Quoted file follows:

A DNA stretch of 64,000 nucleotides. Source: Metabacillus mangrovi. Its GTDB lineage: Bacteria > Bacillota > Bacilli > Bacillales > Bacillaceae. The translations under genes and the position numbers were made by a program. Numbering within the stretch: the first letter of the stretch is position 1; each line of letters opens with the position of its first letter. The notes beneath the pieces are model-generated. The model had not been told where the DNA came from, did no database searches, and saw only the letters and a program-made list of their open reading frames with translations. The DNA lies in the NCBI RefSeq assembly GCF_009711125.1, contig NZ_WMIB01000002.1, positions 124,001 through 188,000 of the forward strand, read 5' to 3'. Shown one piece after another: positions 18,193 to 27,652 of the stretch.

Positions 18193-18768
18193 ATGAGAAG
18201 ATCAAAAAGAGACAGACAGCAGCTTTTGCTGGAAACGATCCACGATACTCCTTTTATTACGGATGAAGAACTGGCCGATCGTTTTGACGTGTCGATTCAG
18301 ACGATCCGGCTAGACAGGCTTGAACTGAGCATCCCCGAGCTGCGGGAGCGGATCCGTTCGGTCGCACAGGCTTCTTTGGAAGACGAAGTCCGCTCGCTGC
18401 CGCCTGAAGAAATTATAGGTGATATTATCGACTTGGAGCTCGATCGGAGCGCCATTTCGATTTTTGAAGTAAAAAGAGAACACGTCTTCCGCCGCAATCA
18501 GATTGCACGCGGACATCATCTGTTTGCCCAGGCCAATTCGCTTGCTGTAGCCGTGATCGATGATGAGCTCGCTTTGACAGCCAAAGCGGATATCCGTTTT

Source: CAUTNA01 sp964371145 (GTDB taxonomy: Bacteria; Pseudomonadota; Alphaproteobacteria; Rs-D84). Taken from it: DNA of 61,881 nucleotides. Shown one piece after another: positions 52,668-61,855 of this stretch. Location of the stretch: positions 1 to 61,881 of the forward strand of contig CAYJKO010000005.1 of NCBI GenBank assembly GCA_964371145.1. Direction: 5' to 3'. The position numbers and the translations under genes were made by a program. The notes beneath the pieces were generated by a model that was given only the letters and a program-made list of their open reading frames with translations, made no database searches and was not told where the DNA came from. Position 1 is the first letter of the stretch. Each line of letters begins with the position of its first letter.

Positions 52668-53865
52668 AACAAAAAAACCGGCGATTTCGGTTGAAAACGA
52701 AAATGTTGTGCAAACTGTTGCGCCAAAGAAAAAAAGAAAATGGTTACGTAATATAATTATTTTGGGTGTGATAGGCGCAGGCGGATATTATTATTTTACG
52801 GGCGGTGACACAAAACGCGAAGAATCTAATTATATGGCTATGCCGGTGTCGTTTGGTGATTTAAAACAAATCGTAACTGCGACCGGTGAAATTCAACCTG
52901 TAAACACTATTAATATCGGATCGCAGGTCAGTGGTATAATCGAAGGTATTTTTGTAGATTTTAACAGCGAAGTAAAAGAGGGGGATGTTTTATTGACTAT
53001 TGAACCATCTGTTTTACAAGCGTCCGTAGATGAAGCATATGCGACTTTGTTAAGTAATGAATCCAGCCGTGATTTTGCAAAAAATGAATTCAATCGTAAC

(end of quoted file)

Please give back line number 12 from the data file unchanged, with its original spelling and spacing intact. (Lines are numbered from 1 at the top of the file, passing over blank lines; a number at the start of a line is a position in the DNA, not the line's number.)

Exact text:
52801 GGCGGTGACACAAAACGCGAAGAATCTAATTATATGGCTATGCCGGTGTCGTTTGGTGATTTAAAACAAATCGTAACTGCGACCGGTGAAATTCAACCTG